Did you happen to read the piece in the NY Times on living with AIDS last Sunday? I was torn – that community has accomplished so much in 30 years – remarkable. But what happened with cancer, especially with lung cancer? And it isn’t even transmittable? Maybe that was the key? Anyway, we will continue to make noise, draw attention to the deficit in funding, and praise the folks that are working on early detection, treatment, and a cure. Or preventing this in the first place! (Thanks for giving me anther place to think out loud.)

    Laurie – now that sounds like a great conference! But I think cancer survivorship starts the day you are diagnosed. Just some are living with and some have a life after.

    • Stephanie, I wasted a fair amount of time on the web this morning trying to pin down some stats on how many cancer patients are in treatment versus remission or ‘cancer free’. It is all so black and white and quite arbitrary.

      I have heard stories about women with metastatic breast cancer being ostracized at support groups–because it is ‘frightening’ to those who are newly diagnosed. You know what, we can’t whitewash the reality of this disease–it IS frightening and those with advanced disease should never be excluded. I mean (and I don’t pull out this sadly overused epitaph((?–goes with my dark mood–can’t remember now what word I meant to use)) often, WTF?).

      So yeah, keep making noise. I am tired of feeling marginalized and I think I feel a blog coming on about that very subject…

      And yes, The Omega Institute conference sounds great. I looked into it–and I don’t think I can pull it off financially at the moment, but those who can, should consider going.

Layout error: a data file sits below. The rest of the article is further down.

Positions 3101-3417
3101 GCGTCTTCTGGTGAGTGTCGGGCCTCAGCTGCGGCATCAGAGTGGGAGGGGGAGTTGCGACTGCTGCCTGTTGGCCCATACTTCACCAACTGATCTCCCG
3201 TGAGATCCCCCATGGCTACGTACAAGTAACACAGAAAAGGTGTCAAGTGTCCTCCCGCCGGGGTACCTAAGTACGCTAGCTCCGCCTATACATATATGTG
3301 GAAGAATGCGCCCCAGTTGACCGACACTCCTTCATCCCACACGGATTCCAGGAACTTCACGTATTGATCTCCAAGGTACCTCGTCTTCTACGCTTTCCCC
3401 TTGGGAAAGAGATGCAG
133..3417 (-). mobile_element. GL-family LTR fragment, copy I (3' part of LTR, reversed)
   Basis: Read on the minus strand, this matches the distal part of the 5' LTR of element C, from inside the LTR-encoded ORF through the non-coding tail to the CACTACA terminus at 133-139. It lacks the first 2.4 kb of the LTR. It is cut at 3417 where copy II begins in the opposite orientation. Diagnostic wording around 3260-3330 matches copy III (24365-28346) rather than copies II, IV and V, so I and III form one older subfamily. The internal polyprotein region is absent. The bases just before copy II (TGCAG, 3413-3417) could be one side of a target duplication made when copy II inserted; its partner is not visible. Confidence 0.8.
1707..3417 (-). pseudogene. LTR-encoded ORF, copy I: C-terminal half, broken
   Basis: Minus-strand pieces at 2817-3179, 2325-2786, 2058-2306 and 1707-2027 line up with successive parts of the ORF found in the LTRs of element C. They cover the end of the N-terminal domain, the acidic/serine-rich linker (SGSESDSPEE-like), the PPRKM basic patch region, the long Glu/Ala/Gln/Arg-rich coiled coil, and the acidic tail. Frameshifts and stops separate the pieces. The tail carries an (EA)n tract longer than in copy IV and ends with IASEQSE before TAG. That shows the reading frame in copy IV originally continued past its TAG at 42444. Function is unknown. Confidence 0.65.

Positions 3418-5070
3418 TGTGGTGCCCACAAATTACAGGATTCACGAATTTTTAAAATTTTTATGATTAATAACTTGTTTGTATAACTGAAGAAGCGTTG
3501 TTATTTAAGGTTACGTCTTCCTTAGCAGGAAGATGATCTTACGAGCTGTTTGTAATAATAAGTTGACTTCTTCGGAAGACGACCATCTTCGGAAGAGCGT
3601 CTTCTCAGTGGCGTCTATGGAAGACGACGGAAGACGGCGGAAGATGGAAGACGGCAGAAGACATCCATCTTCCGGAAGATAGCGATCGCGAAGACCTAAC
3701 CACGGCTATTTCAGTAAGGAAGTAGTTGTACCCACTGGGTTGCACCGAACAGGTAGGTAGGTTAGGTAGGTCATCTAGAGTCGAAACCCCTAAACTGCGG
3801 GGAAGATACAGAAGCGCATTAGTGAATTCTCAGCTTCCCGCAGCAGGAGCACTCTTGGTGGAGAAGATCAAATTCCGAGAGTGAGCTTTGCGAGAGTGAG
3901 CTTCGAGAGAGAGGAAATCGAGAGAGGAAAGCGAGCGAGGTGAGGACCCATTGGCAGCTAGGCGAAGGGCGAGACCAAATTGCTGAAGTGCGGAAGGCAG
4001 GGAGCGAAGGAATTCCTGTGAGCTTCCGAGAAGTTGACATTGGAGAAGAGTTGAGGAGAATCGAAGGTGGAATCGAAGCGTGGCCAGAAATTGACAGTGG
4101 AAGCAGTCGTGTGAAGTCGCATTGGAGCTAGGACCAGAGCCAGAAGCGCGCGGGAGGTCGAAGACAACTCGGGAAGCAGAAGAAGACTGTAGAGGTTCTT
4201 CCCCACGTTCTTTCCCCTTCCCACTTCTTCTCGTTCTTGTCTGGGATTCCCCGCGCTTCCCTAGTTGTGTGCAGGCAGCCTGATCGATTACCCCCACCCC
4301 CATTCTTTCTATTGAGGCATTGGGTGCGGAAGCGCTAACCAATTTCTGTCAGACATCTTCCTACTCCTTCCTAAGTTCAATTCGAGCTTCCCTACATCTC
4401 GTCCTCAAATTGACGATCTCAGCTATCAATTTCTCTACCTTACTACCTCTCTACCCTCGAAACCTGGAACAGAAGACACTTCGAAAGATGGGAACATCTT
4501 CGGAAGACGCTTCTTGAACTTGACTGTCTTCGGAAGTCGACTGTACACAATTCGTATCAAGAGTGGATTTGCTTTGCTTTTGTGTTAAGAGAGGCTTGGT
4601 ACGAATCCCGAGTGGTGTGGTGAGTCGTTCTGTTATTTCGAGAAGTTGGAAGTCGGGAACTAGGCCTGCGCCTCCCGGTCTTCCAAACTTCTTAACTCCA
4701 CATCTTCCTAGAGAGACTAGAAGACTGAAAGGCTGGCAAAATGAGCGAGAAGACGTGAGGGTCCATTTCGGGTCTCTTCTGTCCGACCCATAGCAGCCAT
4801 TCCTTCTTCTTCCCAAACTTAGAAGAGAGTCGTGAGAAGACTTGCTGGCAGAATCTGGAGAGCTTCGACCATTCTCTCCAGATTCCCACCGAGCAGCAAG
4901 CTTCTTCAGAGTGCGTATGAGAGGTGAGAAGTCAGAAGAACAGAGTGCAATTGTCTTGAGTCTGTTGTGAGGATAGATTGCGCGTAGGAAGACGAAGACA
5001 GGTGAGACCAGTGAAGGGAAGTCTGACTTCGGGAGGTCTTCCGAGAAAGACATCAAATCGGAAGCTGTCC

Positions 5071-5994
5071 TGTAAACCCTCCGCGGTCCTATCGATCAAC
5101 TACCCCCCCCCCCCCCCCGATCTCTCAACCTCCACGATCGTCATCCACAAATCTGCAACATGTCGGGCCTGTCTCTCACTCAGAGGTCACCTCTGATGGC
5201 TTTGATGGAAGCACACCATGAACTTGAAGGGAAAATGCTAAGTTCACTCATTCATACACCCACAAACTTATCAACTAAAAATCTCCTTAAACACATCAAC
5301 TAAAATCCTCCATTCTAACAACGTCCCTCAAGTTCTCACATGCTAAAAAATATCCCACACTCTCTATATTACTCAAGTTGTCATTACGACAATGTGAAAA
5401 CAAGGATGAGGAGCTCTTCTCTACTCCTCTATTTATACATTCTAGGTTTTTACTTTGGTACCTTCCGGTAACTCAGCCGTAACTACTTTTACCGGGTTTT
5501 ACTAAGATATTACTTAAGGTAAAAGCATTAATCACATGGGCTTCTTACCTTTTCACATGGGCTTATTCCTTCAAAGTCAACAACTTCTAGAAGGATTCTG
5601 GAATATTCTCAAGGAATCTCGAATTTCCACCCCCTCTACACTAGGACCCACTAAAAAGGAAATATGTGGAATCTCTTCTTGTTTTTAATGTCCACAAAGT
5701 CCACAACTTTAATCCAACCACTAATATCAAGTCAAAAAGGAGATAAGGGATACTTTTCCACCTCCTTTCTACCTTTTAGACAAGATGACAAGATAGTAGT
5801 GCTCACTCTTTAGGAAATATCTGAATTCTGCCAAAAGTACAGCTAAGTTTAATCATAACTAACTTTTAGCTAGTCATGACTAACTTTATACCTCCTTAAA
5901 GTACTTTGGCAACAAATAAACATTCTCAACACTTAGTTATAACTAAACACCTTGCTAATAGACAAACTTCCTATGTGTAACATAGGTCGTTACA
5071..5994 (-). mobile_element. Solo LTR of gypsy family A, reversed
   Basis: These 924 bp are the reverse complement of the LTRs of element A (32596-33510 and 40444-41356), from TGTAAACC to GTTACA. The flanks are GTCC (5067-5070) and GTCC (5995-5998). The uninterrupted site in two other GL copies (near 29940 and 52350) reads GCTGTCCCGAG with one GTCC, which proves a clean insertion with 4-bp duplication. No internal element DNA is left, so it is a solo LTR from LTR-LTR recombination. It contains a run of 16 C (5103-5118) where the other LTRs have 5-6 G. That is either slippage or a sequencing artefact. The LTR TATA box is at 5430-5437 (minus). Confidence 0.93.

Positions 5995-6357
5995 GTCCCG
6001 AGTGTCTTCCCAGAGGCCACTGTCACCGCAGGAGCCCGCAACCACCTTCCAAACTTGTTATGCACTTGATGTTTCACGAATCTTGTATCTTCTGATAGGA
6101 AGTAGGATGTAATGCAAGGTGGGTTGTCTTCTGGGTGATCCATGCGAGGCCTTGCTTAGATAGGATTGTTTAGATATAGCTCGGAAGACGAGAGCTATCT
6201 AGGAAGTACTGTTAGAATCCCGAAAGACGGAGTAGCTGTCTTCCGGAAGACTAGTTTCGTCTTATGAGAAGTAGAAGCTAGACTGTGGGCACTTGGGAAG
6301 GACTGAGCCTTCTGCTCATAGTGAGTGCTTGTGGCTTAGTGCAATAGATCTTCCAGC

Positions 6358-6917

• once again – too bad we don’t have breast cancer – scholarships are available for those!

    • You’re kidding, right?

    • I just checked–you’re not kidding ;(

  4. I’m going to try to forget… that I am not a cancer survivor maybe a cancer drifter.
    I was unable to contact you with 9 days in palliative care with scenic views of Ontario lake from my bed.
    I was out of breath and suspected fluid around my lungs, scans do not show fluid but yes a deterioration of the lungs requiring oxygen treatment. My oncologist has nothing left to try, suggested Ifatanib but is like Tarceva and not recommended so back at home with an oxygen condenser and regular visits from palliative nurses and 24 hours on call doctors cancer specialists.
    Is nice to be at home, I don’t have an igloo with swimming pool but is home sweet home with proper meals for my poor appetite.
    I made a friend in the hospital and he left after 2 months stay living me an orchid plant, the bloom is going to live longer that him diagnosed at 61 with lung cancer and now at 63 on oxygen and expected to live 3 months but counting on God for an extension.
    Most impress with your zumba class, latin-american music with martial arts and aerobics? and you the creator of the jacuzzi step.
    Have a big big hug, enjoy the summer.

    • Ah, Guillermo. What are we to do? We’re supposed to live forever, right? I hate that there is ‘nothing left to do’, when in truth, there is so much undone. Would that oxygen itself was medicine enough.
      Write when you are up to it; I didn’t ‘hear’ you trying to get in touch with me; too much background noise. Zumba class was a wash for me. I get points for balls (calzones?) only. Tomorrow I travel to Boston to find out whether or not I have anything extra on my mind (brain MRI results). Dark humor intended. I don’t know what else to say…except that I am sad about your medical report. But happy to be your friend, and ever hopeful. Goodnight.


  5. Live on credit with so much not done, living in the wrong time after we got tobacco from native indians, were ever just enjoy what we got, what we have.
    I am not worry about your brain MRI, your brain is full of life and great ideas.
    Super garden day for me.
    Thank you my long distance friend.